Tag Archives: Claude Mariottini

Free Book from BAS

Via Claude Mariottini. The Biblical Archaeology Society is offering a free book (in PDF) called From Babylon to Baghdad: Ancient Iraq and the Modern West. Here’s the rundown:

This latest publication from BAS comes at a time of great concern for Iraq’s cultural heritage on the part of the archaeological community, which is outlined in a recent UNESCO report assessing the damage incurred to ancient sites and museums during the course of the Iraq war. From Babylon to Baghdad: Ancient Iraq and the Modern West examines the relationship between ancient Iraq and the cultures of modern Western societies. This collection of articles details some of the ways in which ancient Near Eastern civilizations have impressed themselves on our Western culture. It examines the evolving relationship that modern scholarship has with this part of the world, and chronicles the present-day fight to preserve Iraq’s cultural heritage.

Macedonian Royal Burial Found?

Claude Mariottini points out an AP article discussing the discovery of a Macedonian burial from around the end of the fourth century BCE. The style, burial goods, and proximity link it to a burial discovered last year that may be Alexander the Great’s son. Fascinating.

2009 Biblical Archaeology Society Publication Awards

Via Claude Mariottini. The Biblical Archaeology Society has released its 2009 awards for best publications relating to archaeology and the Bible:

Best Scholarly Book on Archaeology

Israel’s Ethnogenesis Settlement, Interaction, Expansion and Resistance
London: Equinox Publishing, 2007

In this book, Faust tackles one of the hottest debates in Biblical archaeology: the “ethnogenesis” (ethnic origins) of early Israel. Faust provides an overview and synthesis of the archaeological and Biblical evidence in a clear and concise manner, and without unnecessary jargon, despite the book’s strong theoretical underpinnings. But Faust goes beyond summarizing the state of the debate, presenting his own interpretations and views on the emergence of early Israel. This book is a must-read for specialists and is highly recommended for non-specialists looking for an introduction to the current debates.


ANN E. KILLEBREW Pennsylvania State University
JODI MAGNESS University of North Carolina at Chapel Hill
STEVEN ORTIZ Southwestern Baptist Theological Seminary

Best Popular Book on Archaeology

From Eden to Exile: Unraveling Mysteries of the Bible
Washington, DC: National Geographic Books, 2008

In this engaging and well-written book, Eric Cline discusses popular Biblical mysteries such as the Garden of Eden, Noah’s Ark and the Ten Lost Tribes. He does an excellent job of explaining why many of the sensational claims made about supposed archaeological discoveries relating to these mysteries are unfounded, while providing readers with a clear and balanced account of what we do know about them. Cline’s book shows how archaeologists can responsibly and professionally involve the public in ongoing discoveries.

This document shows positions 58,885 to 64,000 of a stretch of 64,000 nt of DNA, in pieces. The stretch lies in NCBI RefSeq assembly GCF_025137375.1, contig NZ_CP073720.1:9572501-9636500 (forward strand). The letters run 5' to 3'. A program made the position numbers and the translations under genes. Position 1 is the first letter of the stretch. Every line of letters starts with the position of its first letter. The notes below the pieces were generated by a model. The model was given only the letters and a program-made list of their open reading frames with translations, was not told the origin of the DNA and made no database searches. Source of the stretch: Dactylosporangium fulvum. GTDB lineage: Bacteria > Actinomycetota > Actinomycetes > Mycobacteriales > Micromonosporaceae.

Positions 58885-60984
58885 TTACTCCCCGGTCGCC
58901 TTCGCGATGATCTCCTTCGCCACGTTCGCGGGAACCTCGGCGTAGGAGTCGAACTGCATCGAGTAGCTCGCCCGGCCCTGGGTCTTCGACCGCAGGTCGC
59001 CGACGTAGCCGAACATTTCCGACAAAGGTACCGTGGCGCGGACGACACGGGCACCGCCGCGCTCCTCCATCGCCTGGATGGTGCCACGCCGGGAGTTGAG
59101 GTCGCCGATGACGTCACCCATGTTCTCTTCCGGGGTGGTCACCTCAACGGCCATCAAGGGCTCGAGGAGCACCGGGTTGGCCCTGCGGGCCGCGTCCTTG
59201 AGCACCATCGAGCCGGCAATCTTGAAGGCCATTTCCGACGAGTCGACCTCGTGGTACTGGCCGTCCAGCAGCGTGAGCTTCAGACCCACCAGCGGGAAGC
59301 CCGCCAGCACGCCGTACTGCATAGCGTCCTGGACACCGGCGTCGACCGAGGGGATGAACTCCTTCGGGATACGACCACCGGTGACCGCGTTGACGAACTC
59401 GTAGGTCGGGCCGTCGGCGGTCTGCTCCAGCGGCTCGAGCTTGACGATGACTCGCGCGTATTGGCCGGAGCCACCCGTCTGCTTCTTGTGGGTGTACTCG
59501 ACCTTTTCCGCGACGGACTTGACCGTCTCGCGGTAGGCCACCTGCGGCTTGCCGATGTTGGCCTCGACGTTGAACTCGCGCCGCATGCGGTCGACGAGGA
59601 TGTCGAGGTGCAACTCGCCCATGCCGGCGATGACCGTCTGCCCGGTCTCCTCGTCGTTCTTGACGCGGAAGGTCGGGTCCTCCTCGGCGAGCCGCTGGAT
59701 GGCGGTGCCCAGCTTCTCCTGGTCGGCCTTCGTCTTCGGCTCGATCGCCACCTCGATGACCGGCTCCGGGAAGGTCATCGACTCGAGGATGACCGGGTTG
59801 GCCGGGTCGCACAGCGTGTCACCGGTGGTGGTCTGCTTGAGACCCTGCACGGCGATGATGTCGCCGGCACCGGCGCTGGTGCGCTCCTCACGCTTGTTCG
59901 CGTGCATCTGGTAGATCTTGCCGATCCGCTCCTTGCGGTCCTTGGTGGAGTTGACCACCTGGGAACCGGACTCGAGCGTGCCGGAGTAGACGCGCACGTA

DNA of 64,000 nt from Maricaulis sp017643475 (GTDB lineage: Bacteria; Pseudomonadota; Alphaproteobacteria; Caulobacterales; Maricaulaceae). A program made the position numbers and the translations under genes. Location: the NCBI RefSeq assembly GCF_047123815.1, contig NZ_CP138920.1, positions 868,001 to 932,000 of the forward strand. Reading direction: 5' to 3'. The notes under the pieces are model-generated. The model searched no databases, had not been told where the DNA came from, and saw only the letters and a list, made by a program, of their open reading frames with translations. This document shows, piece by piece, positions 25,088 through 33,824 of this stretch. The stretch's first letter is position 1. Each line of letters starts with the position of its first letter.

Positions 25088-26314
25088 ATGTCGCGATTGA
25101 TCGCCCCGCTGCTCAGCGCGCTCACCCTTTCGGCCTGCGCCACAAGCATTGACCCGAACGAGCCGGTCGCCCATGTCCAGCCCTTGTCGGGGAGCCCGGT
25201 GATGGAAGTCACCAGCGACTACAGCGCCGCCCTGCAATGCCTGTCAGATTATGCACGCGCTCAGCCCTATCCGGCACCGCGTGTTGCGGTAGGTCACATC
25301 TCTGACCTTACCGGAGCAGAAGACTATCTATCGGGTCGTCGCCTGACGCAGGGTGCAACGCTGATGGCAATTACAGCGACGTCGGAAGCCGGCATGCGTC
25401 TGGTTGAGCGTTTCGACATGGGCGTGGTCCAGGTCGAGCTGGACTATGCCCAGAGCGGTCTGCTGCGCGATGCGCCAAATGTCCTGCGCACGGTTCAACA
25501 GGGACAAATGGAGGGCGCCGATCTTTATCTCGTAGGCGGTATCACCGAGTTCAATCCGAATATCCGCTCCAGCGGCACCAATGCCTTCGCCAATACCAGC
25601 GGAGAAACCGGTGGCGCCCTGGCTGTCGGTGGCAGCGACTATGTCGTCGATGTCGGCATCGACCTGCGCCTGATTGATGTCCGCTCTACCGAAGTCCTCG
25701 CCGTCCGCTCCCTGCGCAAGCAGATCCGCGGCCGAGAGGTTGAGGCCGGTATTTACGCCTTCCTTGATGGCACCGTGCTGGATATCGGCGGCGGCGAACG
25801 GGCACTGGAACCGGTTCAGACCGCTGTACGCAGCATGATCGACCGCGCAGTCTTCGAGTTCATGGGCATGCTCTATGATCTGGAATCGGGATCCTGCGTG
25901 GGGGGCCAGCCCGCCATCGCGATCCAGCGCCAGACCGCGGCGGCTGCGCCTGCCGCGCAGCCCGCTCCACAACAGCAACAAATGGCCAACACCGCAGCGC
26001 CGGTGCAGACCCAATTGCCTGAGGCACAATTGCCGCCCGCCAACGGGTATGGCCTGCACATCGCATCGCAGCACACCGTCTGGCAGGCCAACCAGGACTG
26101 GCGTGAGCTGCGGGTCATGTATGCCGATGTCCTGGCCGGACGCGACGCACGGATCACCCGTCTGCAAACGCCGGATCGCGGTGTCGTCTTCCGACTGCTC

ANN E. KILLEBREW Pennsylvania State University
JODI MAGNESS University of North Carolina at Chapel Hill
STEVEN ORTIZ Southwestern Baptist Theological Seminary

Best Book Relating to the Hebrew Bible

Scribal Culture and the Making of the Hebrew Bible
Cambridge: Harvard University Press, 2007

In the words of the author, “professional scribes … are the main figures behind biblical literature; we owe the Bible entirely to them.” While scholars of the Bible have known this implicitly, no one until now has framed the matter as clearly as Professor van der Toorn in this pathfinding book. The author provides the ancient Near Eastern background concerning the cultural impact of scribes and their writings (covering both Egypt and Mesopotamia); he presents clearly the concepts of both anonymous and pseudonymous authorship in antiquity; he brilliantly creates a coherent narrative out of the many disparate passages in the Bible that deal with writing and the role of the scribe; and finally he treats such subjects as revelation and canon formation in the long process that ultimately produced the Hebrew Bible. The result is a superb work: well conceived, masterfully researched, broad in scope, and accessible to both scholar and educated lay person alike.


ERNEST S. FRERICHS Brown University, Professor Emeritus
GARY RENDSBURG Rutgers University
ZIONY ZEVIT American Jewish University

Best Book Relating to the New Testament

Romans: A Commentary
Minneapolis: Fortress, 2007

Robert Jewett’s commentary is a signal achievement, a treasury and reference work for generations to come. The mass of detail that he provides enhances the innovative argument that he pursues throughout the substantial volume. With attention to text critical details, rhetoric and style, economics and social life, and the historical circumstances of Jews under the Roman Empire, Jewett details how the Letter to the Romans fits into a broad first-century debate about honor, power and the status of the barbarian.


ABRAHAM J. MALHERBE Yale University, Professor
LAURA NASRALLAH Harvard Divinity School

I will begin reading van der Toorn’s book next week, but I have read David M. Carr’s Writing on the Tablet of the Heart, which I thoroughly enjoyed (on the recommendations of Duance Smith and Charles Halton). Faust’s book also looks fascinating, and I think I may pick it up before Garth Gilmour’s class on the archaeology of ancient Israel begins next January.